Vedic Concept of Soma

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Preface

I have great pleasure in placing before the readers this book, ‘Vedic Concept of Soma’, which is the second book in the series, ‘The logic of Vedic Thought’. I have tried to make it as comprehensive as possible and have summarized the results of my analysis of the subject in Section VI. It is now for the reader to judge to what extent we have moved away from true Vedic tradition in our understanding of the wisdom of our ancients. I would feel more than justified in writing this book, if it attracts more scholars, particularly the scientists to this fascinating field of research. Vedic thought, if interpreted properly, is capable of uniting the entire mankind.

I am grateful to Shri Karpur Chand Kulish, Founder-Editor of Rajasthan Patrika, .Jaipur, for arranging the printing and publication of this book.

Introduction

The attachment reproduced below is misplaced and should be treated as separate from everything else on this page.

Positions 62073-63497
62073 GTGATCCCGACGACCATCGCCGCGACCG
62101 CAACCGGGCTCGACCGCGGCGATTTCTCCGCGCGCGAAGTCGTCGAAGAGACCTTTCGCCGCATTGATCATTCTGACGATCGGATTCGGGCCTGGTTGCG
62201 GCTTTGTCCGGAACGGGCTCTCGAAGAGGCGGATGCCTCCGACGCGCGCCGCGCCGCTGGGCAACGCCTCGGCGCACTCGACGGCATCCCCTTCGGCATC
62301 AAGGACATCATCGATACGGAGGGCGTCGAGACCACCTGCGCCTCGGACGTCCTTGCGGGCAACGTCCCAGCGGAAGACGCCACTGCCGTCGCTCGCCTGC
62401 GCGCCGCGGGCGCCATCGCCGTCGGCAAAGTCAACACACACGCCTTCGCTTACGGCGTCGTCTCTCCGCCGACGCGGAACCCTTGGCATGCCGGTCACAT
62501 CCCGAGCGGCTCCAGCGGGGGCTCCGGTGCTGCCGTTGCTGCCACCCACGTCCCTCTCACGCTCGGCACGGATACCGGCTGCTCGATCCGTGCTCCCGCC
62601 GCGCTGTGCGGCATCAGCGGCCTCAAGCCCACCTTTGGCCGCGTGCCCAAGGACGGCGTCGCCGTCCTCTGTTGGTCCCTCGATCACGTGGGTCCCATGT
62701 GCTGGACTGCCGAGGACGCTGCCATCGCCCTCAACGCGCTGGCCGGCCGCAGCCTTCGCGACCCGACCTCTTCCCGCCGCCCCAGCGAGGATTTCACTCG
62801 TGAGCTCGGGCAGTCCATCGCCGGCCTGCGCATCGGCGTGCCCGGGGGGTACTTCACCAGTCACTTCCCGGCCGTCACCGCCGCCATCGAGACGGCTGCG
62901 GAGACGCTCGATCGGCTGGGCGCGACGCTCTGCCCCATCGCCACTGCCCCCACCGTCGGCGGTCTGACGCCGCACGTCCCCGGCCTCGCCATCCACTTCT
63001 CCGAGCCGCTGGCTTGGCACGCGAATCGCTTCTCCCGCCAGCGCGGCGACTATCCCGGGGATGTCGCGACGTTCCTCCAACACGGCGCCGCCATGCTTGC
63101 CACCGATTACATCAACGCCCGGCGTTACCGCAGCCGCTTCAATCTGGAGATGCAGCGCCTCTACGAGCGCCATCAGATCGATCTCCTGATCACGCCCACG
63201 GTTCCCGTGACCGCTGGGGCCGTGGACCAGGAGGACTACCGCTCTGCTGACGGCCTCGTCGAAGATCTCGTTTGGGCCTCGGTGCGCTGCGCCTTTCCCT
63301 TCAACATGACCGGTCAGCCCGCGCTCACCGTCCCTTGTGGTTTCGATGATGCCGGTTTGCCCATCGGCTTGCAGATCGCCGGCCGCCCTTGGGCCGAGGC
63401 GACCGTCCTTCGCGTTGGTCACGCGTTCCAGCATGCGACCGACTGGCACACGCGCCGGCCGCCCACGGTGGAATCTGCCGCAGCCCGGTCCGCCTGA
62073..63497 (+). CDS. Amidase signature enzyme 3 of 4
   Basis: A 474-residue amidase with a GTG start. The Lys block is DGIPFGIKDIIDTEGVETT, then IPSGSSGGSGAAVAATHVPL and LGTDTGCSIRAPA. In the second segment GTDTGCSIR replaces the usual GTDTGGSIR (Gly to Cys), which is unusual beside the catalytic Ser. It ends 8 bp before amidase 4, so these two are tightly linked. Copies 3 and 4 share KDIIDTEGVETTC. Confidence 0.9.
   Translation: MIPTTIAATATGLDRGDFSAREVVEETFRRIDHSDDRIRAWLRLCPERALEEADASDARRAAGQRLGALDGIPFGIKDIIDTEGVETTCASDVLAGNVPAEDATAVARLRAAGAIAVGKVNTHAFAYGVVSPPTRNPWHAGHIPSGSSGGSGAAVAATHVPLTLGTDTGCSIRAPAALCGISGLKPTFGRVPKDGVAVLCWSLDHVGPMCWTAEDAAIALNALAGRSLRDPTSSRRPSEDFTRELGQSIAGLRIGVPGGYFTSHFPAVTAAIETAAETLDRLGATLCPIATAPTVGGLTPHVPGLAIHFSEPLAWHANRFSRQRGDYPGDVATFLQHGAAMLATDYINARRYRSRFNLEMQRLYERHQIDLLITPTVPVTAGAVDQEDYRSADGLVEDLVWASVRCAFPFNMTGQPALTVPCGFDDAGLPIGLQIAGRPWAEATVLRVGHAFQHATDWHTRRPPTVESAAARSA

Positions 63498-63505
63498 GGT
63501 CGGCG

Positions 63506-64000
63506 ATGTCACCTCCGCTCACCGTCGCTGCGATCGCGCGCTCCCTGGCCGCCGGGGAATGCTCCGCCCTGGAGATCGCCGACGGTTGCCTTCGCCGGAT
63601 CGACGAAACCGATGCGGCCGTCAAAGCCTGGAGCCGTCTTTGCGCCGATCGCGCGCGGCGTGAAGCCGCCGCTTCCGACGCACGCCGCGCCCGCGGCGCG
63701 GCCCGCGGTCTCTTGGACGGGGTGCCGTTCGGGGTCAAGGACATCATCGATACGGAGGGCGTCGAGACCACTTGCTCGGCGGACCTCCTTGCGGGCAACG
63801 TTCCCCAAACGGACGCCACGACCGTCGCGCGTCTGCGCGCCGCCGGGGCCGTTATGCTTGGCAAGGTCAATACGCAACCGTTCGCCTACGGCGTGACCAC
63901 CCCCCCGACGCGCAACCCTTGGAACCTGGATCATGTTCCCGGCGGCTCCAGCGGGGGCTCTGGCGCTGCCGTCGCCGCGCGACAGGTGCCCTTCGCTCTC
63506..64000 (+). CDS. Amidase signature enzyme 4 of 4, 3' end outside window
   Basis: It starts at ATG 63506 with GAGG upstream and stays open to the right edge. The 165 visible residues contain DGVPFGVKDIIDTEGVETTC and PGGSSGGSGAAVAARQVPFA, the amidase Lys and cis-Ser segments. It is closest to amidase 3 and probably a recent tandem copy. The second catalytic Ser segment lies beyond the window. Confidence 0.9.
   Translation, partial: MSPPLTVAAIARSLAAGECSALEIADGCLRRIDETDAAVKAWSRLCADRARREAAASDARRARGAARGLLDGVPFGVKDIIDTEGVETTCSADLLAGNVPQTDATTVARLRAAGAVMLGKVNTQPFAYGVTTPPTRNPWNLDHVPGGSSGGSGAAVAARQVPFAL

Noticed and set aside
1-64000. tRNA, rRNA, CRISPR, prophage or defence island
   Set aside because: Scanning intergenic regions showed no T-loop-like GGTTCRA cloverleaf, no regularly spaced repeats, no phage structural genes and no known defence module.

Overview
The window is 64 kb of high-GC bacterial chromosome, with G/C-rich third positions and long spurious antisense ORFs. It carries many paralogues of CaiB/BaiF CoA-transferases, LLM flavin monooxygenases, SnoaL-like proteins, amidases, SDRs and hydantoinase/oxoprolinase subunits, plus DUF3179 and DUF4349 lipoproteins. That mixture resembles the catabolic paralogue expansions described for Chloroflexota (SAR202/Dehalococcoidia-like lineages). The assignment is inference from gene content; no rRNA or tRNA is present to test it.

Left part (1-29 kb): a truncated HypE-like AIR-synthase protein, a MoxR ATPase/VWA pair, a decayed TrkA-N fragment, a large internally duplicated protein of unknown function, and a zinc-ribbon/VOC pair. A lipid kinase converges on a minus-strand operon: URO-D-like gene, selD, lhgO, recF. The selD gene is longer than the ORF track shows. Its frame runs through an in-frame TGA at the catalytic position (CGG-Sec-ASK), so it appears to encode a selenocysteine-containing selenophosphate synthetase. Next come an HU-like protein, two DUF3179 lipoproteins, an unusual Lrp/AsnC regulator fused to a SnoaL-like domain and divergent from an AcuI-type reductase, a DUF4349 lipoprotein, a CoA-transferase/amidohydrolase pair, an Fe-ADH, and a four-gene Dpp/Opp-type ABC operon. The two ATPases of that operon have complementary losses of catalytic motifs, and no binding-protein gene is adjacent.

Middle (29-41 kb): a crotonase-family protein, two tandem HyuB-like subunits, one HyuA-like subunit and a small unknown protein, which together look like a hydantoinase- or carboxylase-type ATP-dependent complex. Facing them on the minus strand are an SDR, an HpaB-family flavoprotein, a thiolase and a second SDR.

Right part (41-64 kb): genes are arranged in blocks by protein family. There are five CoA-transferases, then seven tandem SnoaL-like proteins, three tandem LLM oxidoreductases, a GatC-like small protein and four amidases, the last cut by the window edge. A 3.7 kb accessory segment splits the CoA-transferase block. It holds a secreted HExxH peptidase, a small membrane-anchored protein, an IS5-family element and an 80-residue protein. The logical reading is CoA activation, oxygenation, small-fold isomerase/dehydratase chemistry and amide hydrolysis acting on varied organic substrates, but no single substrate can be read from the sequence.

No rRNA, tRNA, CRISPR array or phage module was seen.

No literature in the world is so extensive and so difficult to decipher as, the literature of the Aryans. In spite of the large number of commentaries and investigations undertaken by very talented scholars, our understanding of the wisdom of our ancients is far from satisfactory; In our first book in this series entitled "What is Veda?", we highlighted the deficiencies in the existing studies and have stressed the need for a scientific understanding of the original texts. With this objective in view, we presented in that book, the basic concepts of our sages in the composition of Vedic mantras. We also defined the Vedas as the processes in Nature leading to constructive creation. The actual creation itself is achieved by a process called yajna, which involves not only the three Vedas vk Yajus and Saman directly related to vak, prana and manas, but also the two basic substances-agni and soma. Though we dealt with rk, yajus, saman as well as manas, prana and vak in some detail in the above study, we did not explain what soma is, except that we mentioned that it forms the food to the Sun. We shall therefore attempt in the present book, to present a comprehensive and coherent account of the concept of soma, as formulated by our sages. Soma is an extremely interesting concept from our point of view. Most of the existing research literature has done little to bring out its true functions, as conceived by our sages. We come across statements in literature which are extremely diverse in character regarding the nature and functions of soma. Is it a drink prepared from a plant juice? Or is it the Moon? Or is it pure radiation coming down from interstellar regions? Does it mean waters or food or amrta? Does it constitute the life principle? Is it manas or prana or vak pervading the entire space? And above all, is it the real link between gravitation and electrical phenomenon according to the Vedic seers? Well, we do not need an)' more guesses for causing confusion in the mind of the reader. Yes, soma is really a difficult concept. Yet, if we proceed systematically and study the Vedas, Brahrnanas and Upanjsads with cross references, we can to some extent understand it. Our task is rendered more difficult because of many contradictory statements in the 'literature and we have to proced cautiously and sift the material usefu1 to us from the vast heterogeneous literature, which baffles any scientist.